A society grows, interlocked in a tangle of dependencies.

[…]

The mangrove island wanders on, afloat and adrift. It walks teetering and wanton before the wind. Its fate and direction are random. It may bob across an ocean and catch on another mainland’s shores. It may starve or dry while it is still a sapling. It may topple in a storm, or pitchpole. By the rarest of chances, it may stave into another mangrove island in a crash of clacking roots, and mesh. What it is most likely to do is drift anywhere in the alien ocean, feeding on death and growing, netting a makeshift soil as it goes, shrimp in its toes and terns in its hair.

Red mangrove. Illustration by Cécile Gambini from Strange Trees by Bernadette Pourquié

Like Emily Dickinson, who drew from the rest of the natural world mighty metaphors for the central problems of human existence, Dillard draws from the drifting mangrove islands a metaphor for our civilizational and existential predicament:

I alternate between thinking of the planet as home — dear and familiar stone hearth and garden — and as a hard land of exile in which we are all sojourners. Today I favor the latter view. The word “sojourner” occurs often in the English Old Testament. It invokes a nomadic people’s sense of vagrancy, a praying people’s knowledge of estrangement, a thinking people’s intuition of sharp loss: “For we are strangers before thee, and sojourners, as were all our fathers: our days on the earth are as a shadow, and there is none abiding.”

Echoing Denise Levertov’s lament about our strange habitual resistance to acknowledging our belonging to the universe, Dillard adds:

We don’t know where we belong, but in times of sorrow it doesn’t seem to be here, here with these silly pansies and witless mountains, here with sponges and hard-eyed birds. In times of sorrow the innocence of the other creatures — from whom and with whom we evolved — seems a mockery. Their ways are not our ways. We seem set among them as among lifelike props for a tragedy — or a broad lampoon — on a thrust rock stage. It doesn’t seem to be here that we belong, here where space is curved, the earth is round, we’re all going to die, and it seems as wise to stay in bed as budge. It is strange here, not quite warm enough, or too warm, too leafy, or inedible, or windy, or dead. It is not, frankly, the sort of home for people one would have thought of — although I lack the fancy to imagine another.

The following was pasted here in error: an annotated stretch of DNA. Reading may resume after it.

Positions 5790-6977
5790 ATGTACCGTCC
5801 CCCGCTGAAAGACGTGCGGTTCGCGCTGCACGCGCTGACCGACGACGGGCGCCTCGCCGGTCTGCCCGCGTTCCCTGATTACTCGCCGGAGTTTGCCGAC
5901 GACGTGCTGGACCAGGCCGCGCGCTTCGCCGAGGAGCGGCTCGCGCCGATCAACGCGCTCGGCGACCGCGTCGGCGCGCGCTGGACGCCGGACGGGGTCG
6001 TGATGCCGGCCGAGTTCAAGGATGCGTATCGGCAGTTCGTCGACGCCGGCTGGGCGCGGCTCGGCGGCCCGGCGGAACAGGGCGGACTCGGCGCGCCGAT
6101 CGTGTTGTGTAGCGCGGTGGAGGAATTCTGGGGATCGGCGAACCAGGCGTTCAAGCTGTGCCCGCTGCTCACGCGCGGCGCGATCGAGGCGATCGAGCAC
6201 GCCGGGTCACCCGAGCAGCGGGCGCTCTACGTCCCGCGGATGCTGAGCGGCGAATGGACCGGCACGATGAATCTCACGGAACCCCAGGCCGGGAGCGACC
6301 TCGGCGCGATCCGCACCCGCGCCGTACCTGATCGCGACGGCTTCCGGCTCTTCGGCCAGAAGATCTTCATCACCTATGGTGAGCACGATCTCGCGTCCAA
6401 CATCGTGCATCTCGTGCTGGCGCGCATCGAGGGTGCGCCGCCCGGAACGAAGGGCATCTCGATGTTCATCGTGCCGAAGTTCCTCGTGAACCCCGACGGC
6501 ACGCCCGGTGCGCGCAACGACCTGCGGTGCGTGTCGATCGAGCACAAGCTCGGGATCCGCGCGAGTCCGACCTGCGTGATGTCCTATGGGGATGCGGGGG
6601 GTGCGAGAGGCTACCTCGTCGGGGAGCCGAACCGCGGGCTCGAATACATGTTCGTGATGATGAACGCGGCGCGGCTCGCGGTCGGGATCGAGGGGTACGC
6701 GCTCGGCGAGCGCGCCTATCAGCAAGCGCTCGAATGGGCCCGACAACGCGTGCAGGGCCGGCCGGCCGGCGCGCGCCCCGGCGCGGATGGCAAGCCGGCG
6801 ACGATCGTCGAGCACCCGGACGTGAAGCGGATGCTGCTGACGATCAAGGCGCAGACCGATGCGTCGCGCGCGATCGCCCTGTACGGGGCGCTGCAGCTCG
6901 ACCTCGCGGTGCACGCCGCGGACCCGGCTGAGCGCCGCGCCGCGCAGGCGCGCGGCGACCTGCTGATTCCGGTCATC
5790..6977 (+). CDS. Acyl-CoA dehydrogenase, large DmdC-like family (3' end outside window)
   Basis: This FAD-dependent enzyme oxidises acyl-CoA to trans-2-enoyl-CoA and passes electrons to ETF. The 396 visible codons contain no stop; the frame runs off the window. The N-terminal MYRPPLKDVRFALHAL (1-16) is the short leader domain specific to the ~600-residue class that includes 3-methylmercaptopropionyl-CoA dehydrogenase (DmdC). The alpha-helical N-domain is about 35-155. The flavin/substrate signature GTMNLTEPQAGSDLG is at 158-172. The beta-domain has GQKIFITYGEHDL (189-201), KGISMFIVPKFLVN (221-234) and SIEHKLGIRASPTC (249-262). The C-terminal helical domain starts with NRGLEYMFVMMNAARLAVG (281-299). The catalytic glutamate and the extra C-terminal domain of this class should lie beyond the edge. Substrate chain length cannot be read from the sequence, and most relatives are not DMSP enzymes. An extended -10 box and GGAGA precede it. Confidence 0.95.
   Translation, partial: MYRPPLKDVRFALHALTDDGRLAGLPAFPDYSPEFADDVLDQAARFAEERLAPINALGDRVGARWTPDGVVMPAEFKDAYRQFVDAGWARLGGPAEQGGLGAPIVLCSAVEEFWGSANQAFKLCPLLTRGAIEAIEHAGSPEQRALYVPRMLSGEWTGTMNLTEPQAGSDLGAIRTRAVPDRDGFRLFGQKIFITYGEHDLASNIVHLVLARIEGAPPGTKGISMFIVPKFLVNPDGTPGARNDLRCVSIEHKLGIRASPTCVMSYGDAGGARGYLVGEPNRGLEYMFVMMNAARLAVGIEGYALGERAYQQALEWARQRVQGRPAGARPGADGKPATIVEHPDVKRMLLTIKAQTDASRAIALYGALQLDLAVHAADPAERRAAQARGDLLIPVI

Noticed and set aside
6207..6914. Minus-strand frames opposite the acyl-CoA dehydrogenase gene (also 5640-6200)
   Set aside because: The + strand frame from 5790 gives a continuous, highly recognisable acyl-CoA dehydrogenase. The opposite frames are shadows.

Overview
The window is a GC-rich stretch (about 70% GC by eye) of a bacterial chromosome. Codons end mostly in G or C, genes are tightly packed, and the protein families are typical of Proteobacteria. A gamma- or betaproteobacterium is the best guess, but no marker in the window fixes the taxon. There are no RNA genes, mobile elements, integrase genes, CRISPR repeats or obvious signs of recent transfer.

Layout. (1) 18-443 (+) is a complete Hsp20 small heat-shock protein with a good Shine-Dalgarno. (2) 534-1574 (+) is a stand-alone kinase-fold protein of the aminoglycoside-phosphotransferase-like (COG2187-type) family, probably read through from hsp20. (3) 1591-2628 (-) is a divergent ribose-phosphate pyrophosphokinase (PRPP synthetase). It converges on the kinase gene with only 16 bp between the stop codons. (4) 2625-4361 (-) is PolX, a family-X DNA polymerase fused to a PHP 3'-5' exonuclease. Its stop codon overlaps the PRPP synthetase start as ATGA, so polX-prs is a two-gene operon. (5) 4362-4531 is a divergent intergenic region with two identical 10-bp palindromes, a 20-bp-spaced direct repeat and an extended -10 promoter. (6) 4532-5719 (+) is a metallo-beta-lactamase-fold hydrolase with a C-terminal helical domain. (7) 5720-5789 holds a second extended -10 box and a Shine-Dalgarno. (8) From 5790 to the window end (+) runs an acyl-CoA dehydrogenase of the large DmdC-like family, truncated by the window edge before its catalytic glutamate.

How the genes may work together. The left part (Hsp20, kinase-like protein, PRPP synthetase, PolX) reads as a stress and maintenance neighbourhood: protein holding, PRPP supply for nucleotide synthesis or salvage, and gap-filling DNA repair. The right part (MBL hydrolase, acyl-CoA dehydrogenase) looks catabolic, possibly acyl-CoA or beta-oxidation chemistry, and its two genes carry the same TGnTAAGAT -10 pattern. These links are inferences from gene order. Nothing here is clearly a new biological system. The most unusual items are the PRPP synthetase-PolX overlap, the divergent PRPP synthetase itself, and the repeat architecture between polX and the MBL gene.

One of Étienne Léopold Trouvelot’s groundbreaking astronomical drawings

Shortly after the Nobel-winning Polish poet Wisława Szymborska contemplated how our cosmic solitude can make us better stewards of our humanity, Dillard writes:

The planet itself is a sojourner in airless space, a wet ball flung across nowhere. The few objects in the universe scatter. The coherence of matter dwindles and crumbles toward stillness. I have read, and repeated, that our solar system as a whole is careering through space toward a point east of Hercules. Now I wonder: what could that possibly mean, east of Hercules? Isn’t space curved? When we get “there,” how will our course change, and why? Will we slide down the universe’s inside arc like mud slung at a wall? Or what sort of welcoming shore is this east of Hercules? Surely we don’t anchor there, and disembark, and sweep into dinner with our host. Does someone cry, “Last stop, last stop”? At any rate, east of Hercules, like east of Eden, isn’t a place to call home. It is a course without direction; it is “out.” And we are cast.

These are enervating thoughts, the thoughts of despair. They crowd back, unbidden, when human life as it unrolls goes ill, when we lose control of our lives or the illusion of control, and it seems that we are not moving toward any end but merely blown. Our life seems cursed to be a wiggle merely, and a wandering without end…

Art by Lia Halloran from Your Body is a Space That Sees, a cyanotype celebration of women in astronomy

And yet these selfsame facts of the physical universe contain their own antidote to this hollowing sense of alienation — an antidote Virginia Woolf articulated exquisitely in recounting her existential epiphany about the beauty of life. Sixty-some drifting orbits after Woolf, Dillard writes:

Whether these thoughts are true or not I find less interesting than the possibilities for beauty they may hold. We are down here in time, where beauty grows. Even if things are as bad as they could possibly be, and as meaningless, then matters of truth are themselves indifferent; we may as well please our sensibilities and, with as much spirit as we can muster, go out with a buck and wing.

The planet is less like an enclosed spaceship — spaceship earth — than it is like an exposed mangrove island beautiful and loose. We the people started small and have since accumulated a great and solacing muck of soil, of human culture. We are rooted in it; we are bearing it with us across nowhere. The word “nowhere” is our cue: the consort of musicians strikes up, and we in the chorus stir and move and start twirling our hats. A mangrove island turns drift to dance. It creates its own soil as it goes, rocking over the salt sea at random, rocking day and night and round the sun, rocking round the sun and out toward east of Hercules.